By Jan Chait
Here I go, getting ready to take another trip, pondering what to
take—and what to take it in. (I asked my granddaughter if I could use her hot pink bag—it’s easy to find on the luggage carousel—and she asked me what she got in return. Telling her I was the one who bought it didn’t seem to cut it with her.)
Used to be I could take off for a weeklong trip with a toddler toting only a carry-on bag and an umbrella stroller. And the carry-on bag included enough diapers to last for two or three days, until I could get around to buying more.
Then I got diabetes and had to take “stuff” with me, beginning with throwing a bottle of pills into my purse and escalating to a meter, strips, insulin, syringes, and on into insulin pump supplies and such. Which called for a larger “purse” (actually a courier bag that was more of a medical supply cabinet and only incidentally contained “purse contents”).
After a flight that was supposed to last 1½ hours escalated into a full day of being stuck on runways, flying to airports that weren’t on the original schedule, running from one gate to another, and finally landing at my destination in full hypoglycemia, I decided to start carrying more than a snack with me and began packing full meals plus snacks.
Speaking of being stuck on the runway, I had to add a real (i.e., sugary) soda to my kit. That was after an incident when I had trouble getting my blood glucose up while parked on the runway and the flight attendant refused to bring me a soda “because we don’t have enough for everybody to have an extra one.” That was followed by telling her I needed it to raise my blood sugar and her informing me that I needed juice. No. I needed a soda. When I can’t get my blood glucose up, I need sugar and caffeine. Juice doesn’t have caffeine in it.
I may have been back to carrying a real purse, but I’d added a traveling medicine/supply cabinet/cafeteria.
Which necessitated checking my baggage and lengthening my time at the airport. I could no longer get off the plane and go directly to my final destination. Now I had to add a side trip to wait for my checked luggage. Sometimes it even arrived.
And because it sometimes doesn’t arrive when I do (and I had a particularly bad time with that last summer), I now need to shlep jammies, extra clothes, and emergency toiletries with me.
I don’t need a luggage cart; I need a mule. Actually, at this point, I have a courier bag and a tote bag on rollers. Plus my checked bag, of course. Which, by necessity, needs to hold all but emergency toiletries in addition to whatever clothing and shoes I can stand to do without until the airline gets my luggage to me.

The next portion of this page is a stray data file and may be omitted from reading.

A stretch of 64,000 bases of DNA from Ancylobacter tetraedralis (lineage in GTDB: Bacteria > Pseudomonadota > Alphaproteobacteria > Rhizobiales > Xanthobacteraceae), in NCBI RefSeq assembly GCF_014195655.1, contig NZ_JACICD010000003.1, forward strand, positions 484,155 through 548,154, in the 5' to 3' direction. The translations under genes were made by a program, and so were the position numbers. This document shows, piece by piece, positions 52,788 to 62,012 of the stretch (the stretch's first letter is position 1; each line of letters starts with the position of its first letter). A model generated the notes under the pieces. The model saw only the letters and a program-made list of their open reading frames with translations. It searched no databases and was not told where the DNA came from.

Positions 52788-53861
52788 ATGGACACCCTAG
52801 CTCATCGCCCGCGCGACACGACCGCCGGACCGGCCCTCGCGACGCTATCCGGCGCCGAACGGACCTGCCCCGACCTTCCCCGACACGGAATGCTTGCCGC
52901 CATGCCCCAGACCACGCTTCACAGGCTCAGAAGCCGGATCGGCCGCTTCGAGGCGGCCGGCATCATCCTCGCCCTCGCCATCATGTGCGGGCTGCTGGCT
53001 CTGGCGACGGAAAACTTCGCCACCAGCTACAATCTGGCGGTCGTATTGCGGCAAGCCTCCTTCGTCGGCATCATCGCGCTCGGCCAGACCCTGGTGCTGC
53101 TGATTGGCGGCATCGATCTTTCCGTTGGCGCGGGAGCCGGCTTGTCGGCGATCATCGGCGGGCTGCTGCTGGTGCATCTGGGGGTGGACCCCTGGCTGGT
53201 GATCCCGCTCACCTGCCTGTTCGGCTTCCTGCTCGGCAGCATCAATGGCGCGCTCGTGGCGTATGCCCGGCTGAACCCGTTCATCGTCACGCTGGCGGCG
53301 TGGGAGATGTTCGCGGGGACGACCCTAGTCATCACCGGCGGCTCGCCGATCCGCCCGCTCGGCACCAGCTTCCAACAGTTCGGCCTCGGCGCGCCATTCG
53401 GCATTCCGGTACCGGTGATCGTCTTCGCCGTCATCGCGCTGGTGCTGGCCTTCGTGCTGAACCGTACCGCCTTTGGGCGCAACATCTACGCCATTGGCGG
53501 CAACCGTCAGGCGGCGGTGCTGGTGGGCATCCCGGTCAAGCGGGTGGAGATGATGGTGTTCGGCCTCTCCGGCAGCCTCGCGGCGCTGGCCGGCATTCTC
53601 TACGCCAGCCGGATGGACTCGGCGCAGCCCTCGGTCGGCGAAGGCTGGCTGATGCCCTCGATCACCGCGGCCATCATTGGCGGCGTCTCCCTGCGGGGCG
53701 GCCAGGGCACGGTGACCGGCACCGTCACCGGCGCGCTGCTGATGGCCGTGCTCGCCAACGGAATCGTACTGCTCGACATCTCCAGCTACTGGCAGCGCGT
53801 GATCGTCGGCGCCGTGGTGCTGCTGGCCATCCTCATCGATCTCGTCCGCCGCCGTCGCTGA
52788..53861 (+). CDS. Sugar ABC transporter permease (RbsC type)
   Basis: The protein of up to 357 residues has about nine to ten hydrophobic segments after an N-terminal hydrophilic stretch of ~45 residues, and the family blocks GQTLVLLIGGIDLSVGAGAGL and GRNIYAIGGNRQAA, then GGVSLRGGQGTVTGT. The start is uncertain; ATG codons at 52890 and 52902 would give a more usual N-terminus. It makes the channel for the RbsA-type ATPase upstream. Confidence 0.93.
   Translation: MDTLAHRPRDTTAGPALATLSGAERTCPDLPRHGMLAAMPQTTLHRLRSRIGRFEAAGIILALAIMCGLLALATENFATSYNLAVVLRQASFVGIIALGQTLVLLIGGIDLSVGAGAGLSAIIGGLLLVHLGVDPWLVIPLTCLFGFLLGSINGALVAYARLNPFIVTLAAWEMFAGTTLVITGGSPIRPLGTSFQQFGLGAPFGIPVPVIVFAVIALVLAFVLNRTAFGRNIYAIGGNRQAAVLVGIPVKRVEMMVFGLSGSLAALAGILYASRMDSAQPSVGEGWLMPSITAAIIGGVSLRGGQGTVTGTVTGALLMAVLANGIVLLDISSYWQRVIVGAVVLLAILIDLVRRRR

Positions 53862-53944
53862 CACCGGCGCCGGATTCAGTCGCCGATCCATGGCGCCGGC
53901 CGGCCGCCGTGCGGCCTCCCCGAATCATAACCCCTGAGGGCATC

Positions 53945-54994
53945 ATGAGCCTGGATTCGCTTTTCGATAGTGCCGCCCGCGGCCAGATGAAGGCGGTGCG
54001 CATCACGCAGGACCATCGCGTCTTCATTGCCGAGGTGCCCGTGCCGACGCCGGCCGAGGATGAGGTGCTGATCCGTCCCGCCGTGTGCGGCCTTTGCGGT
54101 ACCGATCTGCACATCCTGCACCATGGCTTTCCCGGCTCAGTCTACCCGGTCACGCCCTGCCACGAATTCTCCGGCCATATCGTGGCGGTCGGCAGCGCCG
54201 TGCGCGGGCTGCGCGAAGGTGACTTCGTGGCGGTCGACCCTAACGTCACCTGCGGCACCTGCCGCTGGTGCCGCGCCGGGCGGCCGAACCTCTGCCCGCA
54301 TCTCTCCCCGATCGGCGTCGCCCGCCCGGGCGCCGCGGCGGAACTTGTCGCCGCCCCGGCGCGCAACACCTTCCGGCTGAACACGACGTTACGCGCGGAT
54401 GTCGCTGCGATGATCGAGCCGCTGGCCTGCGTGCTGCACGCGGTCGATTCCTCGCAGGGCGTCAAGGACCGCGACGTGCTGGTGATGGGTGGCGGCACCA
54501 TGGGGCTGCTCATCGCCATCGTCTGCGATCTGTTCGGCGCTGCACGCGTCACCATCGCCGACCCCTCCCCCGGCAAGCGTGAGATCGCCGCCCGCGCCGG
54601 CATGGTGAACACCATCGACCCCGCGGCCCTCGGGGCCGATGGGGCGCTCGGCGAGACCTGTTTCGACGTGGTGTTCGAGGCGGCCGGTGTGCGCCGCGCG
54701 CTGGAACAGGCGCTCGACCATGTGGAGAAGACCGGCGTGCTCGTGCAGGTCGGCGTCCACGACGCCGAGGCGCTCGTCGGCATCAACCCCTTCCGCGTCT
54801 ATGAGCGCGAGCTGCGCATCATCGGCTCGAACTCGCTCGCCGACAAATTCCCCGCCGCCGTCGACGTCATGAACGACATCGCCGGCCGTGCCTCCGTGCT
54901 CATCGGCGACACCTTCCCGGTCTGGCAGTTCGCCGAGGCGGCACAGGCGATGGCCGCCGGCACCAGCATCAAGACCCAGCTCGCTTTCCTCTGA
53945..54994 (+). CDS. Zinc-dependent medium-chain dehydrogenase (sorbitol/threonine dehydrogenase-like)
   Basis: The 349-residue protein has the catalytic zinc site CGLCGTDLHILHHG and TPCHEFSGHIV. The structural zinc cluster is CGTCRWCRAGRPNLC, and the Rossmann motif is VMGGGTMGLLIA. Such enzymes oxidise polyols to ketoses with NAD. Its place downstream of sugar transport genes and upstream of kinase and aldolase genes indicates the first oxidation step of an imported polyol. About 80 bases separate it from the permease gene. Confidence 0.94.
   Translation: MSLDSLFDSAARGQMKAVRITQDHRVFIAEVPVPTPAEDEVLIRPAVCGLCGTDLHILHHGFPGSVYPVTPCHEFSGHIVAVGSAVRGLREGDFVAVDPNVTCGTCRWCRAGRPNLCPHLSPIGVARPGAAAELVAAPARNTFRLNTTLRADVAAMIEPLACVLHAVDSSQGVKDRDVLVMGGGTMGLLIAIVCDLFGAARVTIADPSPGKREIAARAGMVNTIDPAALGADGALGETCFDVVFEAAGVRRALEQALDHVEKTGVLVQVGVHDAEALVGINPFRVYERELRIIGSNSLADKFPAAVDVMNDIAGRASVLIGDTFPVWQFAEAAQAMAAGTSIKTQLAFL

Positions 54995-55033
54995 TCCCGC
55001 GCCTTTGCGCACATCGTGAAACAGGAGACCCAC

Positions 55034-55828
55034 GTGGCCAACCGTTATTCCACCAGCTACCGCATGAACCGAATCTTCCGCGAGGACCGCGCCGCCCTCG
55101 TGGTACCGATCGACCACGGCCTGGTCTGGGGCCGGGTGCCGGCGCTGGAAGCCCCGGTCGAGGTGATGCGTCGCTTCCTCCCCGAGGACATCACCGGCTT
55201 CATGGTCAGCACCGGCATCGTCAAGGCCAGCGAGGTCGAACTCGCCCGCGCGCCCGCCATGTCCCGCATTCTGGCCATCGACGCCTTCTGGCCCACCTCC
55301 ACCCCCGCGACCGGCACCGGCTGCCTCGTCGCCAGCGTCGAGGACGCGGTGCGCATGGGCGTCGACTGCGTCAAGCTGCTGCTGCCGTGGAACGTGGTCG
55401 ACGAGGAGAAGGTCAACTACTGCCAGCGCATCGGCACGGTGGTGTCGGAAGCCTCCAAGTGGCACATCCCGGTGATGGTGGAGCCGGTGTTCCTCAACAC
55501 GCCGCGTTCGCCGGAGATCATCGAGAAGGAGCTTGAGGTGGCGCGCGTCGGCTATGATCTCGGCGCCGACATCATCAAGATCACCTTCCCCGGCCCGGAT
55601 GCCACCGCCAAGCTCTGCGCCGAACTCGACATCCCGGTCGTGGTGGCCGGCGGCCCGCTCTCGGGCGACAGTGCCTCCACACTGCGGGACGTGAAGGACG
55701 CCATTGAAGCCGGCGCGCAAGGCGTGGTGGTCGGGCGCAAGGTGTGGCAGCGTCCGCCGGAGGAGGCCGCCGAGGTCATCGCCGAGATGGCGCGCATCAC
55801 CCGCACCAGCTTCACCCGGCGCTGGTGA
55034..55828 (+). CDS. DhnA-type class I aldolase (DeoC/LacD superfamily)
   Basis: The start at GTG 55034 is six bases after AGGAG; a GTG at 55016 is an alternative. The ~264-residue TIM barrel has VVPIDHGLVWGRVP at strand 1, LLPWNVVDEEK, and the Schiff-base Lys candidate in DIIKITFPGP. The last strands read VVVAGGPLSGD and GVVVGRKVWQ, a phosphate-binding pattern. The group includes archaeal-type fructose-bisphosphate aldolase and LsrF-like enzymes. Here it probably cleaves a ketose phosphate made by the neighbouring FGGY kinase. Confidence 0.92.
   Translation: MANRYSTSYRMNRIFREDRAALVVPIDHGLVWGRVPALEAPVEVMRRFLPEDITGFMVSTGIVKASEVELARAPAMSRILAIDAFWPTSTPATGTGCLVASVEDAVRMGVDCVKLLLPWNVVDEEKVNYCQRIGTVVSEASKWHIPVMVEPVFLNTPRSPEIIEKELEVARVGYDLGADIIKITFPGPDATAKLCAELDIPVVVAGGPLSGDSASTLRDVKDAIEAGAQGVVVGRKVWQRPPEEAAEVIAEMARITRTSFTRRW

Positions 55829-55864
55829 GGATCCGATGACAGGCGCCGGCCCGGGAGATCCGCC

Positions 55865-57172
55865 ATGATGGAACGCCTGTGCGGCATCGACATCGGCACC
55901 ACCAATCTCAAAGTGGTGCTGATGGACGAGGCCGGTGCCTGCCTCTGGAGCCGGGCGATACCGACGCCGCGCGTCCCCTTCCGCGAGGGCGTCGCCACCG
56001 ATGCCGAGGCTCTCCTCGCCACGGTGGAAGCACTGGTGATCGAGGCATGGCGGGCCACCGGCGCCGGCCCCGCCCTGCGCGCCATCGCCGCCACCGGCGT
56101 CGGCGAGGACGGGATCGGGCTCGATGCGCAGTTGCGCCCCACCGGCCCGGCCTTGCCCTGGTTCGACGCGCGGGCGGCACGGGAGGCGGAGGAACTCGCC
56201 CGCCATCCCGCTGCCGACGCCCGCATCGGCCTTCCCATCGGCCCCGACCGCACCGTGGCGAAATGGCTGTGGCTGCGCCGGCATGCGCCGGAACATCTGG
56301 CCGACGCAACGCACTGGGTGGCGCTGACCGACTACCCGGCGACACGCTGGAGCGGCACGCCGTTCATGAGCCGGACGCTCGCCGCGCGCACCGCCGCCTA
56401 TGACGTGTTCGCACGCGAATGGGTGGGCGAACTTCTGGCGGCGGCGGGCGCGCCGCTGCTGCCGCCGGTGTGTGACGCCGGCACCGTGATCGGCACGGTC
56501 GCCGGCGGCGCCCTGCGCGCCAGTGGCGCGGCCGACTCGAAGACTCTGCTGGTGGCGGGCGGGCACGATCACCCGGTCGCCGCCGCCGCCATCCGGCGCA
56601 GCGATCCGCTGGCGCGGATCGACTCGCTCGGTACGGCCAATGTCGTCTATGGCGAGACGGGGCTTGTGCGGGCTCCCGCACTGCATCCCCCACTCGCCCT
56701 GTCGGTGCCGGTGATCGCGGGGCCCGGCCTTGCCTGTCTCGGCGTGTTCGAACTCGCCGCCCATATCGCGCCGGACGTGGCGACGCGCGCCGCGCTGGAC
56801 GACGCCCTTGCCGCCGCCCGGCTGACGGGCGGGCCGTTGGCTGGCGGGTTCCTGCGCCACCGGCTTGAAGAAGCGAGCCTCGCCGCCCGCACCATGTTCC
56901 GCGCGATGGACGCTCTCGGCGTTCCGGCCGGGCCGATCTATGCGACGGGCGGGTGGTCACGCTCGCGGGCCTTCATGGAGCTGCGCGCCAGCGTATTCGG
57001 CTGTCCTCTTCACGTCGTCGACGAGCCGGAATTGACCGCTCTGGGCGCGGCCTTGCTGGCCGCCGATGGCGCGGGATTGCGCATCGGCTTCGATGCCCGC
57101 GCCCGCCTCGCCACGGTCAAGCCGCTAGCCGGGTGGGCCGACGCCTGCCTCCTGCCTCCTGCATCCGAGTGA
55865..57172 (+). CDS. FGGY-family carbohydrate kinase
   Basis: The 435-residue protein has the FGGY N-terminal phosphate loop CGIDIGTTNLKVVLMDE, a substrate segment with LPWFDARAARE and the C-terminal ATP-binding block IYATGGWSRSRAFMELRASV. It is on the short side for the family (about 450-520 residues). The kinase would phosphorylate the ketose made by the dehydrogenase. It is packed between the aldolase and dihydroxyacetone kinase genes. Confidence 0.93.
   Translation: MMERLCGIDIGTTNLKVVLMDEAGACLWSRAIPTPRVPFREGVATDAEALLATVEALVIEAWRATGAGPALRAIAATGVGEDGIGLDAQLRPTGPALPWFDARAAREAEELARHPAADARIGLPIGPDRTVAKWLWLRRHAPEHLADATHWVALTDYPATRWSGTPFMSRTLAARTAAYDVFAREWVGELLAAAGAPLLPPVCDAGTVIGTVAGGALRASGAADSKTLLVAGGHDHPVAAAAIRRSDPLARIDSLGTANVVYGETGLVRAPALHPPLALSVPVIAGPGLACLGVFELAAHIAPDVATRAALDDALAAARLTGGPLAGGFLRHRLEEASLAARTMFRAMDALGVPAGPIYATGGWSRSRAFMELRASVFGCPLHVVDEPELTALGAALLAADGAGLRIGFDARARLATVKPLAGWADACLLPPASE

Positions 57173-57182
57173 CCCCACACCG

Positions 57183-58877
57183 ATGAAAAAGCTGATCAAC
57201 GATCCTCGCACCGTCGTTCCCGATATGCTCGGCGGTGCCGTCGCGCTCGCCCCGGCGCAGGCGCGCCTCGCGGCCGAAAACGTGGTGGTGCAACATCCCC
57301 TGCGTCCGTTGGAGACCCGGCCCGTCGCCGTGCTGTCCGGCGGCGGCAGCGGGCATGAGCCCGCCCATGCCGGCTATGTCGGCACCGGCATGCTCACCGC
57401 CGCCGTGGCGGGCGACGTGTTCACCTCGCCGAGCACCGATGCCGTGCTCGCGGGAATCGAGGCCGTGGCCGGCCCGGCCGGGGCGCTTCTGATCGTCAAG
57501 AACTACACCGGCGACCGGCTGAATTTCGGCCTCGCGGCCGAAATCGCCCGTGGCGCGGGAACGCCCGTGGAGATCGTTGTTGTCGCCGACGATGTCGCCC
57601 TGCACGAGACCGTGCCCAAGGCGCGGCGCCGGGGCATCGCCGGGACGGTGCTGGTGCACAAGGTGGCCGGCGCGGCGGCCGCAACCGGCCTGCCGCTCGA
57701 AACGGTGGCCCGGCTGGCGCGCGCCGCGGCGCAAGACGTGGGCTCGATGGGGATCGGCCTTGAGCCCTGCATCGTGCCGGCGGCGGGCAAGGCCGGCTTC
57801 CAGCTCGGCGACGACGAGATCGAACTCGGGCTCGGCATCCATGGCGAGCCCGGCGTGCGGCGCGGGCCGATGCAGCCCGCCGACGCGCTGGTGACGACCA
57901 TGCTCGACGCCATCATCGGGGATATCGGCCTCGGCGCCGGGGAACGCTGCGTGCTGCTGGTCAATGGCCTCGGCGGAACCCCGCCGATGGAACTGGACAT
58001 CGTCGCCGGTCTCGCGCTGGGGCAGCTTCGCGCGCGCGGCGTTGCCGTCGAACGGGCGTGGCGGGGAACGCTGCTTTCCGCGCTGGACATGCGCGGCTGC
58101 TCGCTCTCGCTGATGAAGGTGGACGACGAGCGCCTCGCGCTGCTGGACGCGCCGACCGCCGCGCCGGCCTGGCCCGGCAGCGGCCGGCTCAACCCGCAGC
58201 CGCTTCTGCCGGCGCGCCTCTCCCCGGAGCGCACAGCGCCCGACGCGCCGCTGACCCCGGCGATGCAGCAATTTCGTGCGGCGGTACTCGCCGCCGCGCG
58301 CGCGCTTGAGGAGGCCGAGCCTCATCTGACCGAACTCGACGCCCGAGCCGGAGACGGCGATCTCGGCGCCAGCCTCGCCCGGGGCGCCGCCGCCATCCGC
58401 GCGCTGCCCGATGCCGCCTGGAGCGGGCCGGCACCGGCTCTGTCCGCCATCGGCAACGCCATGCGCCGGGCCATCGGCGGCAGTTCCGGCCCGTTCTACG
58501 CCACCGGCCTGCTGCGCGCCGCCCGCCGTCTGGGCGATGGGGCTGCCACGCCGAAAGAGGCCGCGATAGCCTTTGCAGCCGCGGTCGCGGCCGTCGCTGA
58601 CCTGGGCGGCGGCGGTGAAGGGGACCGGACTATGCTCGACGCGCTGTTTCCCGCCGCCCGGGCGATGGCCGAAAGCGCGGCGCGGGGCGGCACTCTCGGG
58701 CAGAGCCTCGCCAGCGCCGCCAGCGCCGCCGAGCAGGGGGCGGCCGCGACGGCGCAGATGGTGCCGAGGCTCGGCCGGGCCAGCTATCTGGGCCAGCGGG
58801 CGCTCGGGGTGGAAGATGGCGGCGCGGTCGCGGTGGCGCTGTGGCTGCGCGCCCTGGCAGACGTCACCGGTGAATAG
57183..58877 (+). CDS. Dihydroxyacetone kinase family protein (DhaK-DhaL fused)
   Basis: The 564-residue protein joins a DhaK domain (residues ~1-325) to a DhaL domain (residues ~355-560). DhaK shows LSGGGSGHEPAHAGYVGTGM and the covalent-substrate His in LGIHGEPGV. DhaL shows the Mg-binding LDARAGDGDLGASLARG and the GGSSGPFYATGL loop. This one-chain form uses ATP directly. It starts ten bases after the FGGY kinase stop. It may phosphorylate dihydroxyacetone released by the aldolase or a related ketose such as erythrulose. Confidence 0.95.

Thanks to terrorists, I don’t need my fancy bags and cases to carry my diabetes paraphernalia with me, either: A plastic bag will do. I’m not sure if I can still carry a soda with me to treat obstinate lows, but I do know that I can overpay for a bottle of water once I get through security instead of bringing a bottle from home.
Actually, since you can’t even lock your luggage any more, in case security wants to search your bags, why am I even bothering to keep it around anyway? I may as well go back to my roots: West Virginia matched luggage (in other words, shopping bags). Maybe I’ll get a set of those on this trip. In fact, I know just the place: Bloomingdale’s. For a Small Brown Bag, a Medium Brown Bag, and a Large Brown Bag.
I wonder if they have a Clear Plastic Bag for my diabetes stuff.
Source URL: https://www.diabetesselfmanagement.com/blog/get-packing-but-what-and-in-what/
Jan Chait: Jan Chait was diagnosed with Type 2 diabetes in January 1986. Since then, she has run the gamut of treatments, beginning with diet and exercise. She now uses an insulin pump to help treat her diabetes. (Jan Chait is not a medical professional.)
Disclaimer of Medical Advice: You understand that the blog posts and comments to such blog posts (whether posted by us, our agents or bloggers, or by users) do not constitute medical advice or recommendation of any kind, and you should not rely on any information contained in such posts or comments to replace consultations with your qualified health care professionals to meet your individual needs. The opinions and other information contained in the blog posts and comments do not reflect the opinions or positions of the Site Proprietor.
Copyright ©2021 Diabetes Self-Management unless otherwise noted.